THE OUTCOME was what most people predicted; Manchester City had just a little too much for their local rivals, while United ended a season of progress in Erik ten Hag’s first with the club. City have very little time to celebrate, they play the third leg of their bid for the treble, the UEFA Champions League, in a week’s time, a game they will start as favourites.
In the end, the 90 minutes at Wembley was a little tougher than their 12-second opener suggested it might be. Ílkay Gündogan’s majestic volley caught out thousands of people settling into their seats and for one moment, sent a shiver down the spines of United’s fans. Was a thorough trouncing on the cards?
There has been a certain inevitability about City’s entire season, even when they were way behind youthful Arsenal. They calmly overtook the Gunners and easily marched to the FA Cup final by beating Chelsea (4-0), Arsenal (1-0), Bristol City (3-0), Burnley (6-0) and Sheffield United (3-0). Added to that, they reached the Champions League final by overcoming, among others, the Europa League winners, the top three clubs in Germany and, in the semi-finals, holders Real Madrid. Their path to Istanbul has not been a gentle stroll, it has been a severe test against some of Europe’s most accomplished clubs.
Although the unpredictability of a local derby at Wembley enhanced United’s chances of pulling off a shock result, in truth City always looked as though they were on their way to victory. The scoreline looked narrow, but the penalty that levelled that shock opener demonstrated everything that is wrong about the application of VAR. Little do referees know it, but this age of automated decision-making is triggering the beginning of the end for the officials. When judgement and discretion are replaced by technical accuracy, there will be no need for anything other than high-end artificial intelligence. Jack Grealish jumped for the ball and it was perfectly natural that his arms should be outstretched to provide some sort of balance as gravity brought him back down to earth. Yes, the ball grazed his hand, but was it really a penalty?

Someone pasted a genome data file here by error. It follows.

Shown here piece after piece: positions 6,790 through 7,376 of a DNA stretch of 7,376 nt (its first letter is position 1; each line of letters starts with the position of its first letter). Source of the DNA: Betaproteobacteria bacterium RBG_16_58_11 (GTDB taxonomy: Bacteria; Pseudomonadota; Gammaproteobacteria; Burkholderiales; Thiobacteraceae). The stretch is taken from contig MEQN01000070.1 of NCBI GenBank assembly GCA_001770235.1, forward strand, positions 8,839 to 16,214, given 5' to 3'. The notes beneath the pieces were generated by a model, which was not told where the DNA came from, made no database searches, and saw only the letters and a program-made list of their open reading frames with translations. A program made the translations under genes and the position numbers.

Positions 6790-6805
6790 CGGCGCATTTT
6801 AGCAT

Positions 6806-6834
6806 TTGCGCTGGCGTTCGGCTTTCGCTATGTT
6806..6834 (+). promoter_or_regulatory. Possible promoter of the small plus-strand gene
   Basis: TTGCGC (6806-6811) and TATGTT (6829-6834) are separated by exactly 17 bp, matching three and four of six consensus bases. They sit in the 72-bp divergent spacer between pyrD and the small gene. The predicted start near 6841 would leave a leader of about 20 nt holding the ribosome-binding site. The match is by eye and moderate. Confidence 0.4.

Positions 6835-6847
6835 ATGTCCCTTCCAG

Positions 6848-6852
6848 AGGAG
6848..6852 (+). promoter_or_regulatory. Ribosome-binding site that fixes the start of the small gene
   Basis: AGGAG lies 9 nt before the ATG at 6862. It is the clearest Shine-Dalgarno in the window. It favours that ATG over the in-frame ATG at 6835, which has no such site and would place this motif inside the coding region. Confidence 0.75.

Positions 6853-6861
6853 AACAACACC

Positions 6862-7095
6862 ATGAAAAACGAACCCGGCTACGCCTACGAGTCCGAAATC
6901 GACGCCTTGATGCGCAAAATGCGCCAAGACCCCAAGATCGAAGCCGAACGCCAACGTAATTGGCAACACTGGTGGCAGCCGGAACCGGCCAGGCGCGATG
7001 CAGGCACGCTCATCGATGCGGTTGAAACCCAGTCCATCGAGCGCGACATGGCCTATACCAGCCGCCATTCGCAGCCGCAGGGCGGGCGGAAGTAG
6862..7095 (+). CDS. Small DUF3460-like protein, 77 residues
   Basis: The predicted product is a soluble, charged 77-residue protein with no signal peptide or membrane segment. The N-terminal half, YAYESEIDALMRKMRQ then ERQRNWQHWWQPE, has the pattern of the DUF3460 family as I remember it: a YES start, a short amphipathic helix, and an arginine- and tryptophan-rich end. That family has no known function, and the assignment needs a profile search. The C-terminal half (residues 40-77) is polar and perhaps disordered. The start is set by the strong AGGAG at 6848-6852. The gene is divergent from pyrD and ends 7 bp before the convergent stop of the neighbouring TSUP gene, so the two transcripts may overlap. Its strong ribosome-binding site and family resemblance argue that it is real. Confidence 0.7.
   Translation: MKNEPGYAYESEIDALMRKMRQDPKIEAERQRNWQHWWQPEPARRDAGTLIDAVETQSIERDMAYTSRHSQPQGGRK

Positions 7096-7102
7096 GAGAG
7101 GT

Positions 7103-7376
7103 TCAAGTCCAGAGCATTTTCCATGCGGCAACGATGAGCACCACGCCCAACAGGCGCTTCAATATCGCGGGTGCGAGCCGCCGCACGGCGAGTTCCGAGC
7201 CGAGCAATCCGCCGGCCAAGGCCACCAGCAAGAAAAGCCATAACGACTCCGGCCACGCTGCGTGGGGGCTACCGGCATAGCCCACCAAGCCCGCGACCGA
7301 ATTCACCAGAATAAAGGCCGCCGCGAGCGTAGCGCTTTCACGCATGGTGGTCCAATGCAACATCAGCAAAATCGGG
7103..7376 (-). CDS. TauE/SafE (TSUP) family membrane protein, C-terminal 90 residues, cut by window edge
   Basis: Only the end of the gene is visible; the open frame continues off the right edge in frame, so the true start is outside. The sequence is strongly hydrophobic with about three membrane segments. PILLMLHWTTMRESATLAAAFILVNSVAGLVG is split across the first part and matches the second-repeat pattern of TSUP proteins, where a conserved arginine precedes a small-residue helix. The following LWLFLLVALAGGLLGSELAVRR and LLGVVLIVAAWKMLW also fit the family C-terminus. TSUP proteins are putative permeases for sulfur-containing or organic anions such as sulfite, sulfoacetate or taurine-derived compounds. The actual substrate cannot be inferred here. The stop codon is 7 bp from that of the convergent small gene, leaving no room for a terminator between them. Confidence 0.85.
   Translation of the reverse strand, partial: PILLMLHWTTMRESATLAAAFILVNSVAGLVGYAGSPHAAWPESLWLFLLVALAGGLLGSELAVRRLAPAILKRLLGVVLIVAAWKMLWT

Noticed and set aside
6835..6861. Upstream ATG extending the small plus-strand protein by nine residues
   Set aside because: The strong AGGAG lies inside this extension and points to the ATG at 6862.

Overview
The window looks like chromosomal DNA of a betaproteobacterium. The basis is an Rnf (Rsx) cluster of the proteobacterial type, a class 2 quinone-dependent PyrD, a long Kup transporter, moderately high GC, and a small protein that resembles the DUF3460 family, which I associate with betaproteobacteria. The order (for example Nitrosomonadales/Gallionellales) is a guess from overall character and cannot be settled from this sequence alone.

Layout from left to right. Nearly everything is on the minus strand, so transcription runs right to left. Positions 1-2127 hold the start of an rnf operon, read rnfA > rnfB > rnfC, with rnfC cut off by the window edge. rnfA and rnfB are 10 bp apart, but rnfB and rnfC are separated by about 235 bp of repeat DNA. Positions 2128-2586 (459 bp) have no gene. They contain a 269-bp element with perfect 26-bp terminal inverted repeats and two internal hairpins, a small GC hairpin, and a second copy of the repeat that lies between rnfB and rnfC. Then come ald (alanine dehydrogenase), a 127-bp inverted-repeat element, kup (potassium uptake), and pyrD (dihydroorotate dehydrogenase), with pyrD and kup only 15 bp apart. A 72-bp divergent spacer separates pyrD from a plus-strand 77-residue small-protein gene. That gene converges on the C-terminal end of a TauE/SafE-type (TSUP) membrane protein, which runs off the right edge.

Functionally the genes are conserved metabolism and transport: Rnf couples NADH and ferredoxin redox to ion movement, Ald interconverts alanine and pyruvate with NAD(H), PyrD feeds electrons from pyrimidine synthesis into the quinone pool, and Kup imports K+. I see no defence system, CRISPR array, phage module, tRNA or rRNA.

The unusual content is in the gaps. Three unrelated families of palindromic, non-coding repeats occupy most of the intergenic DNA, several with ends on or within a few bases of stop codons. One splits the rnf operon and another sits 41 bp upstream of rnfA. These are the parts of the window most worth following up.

The goal made a game of it for United, for if City had not been pegged back, the final might have been embarrassingly one-sided. As it turned out, United had as many shots as City and restricted Pep Guardiola’s team to 60% possession, a relatively low figure for them. The second City goal, again by Gündogan, should have been saved by David De Gea, whose time at United may be coming to an end. Not only was the shot stoppable, but the German international was given far too much space.
City’s superiority in domestic football is alarmingly clear; United finished third in the Premier League and won the EFL Cup, but they were 14 points behind their neighbours. In other words, aside from Arsenal, Manchester United represent the best the opposition has to offer but the gulf between City and United is certainly more than the cost of the starting line-ups. City’s spent around £ 100 million more than their United counterparts. United have had a good season, but they are some way behind and their best side includes no less than five players over 30 years of age. That said, City had four who won’t see their 20s again.
City’s critics will point to the club’s ownership as the catalyst for a growing competitive advantage, and they would not be wrong, but they have undoubtedly spent their money well, installing a very robust and innovative business model and employing top line professionals, including Guardiola, the most intelligent coach in the game.
United are in a state of limbo at the moment, but when they are finally sold, they may just find themselves in the precisely the same category as City – owned by a middle eastern oil state with vast amounts of cash. On the other hand, the new regime may be a US sports team owner with more than one eye on the bottom line. United’s future is very much in the balance at the moment, although for the first time in a decade, there seems to be something of a plan.
As for City, they have one game remaining to become the 10th team in Europe to win the treble of domestic league and cup and Champions League. The first to achieve this remarkable feat was Celtic in 1967, the most recent Bayern Munich in 2020. The club they face, Inter, won all three prizes in 2010 under José Mourinho. Manchester United are the only English club so far to pull it off, in 1999. Guardiola led Barcelona to the treble in 2009, he would be the first manager to do it twice. Who would bet against this all-conquering City team?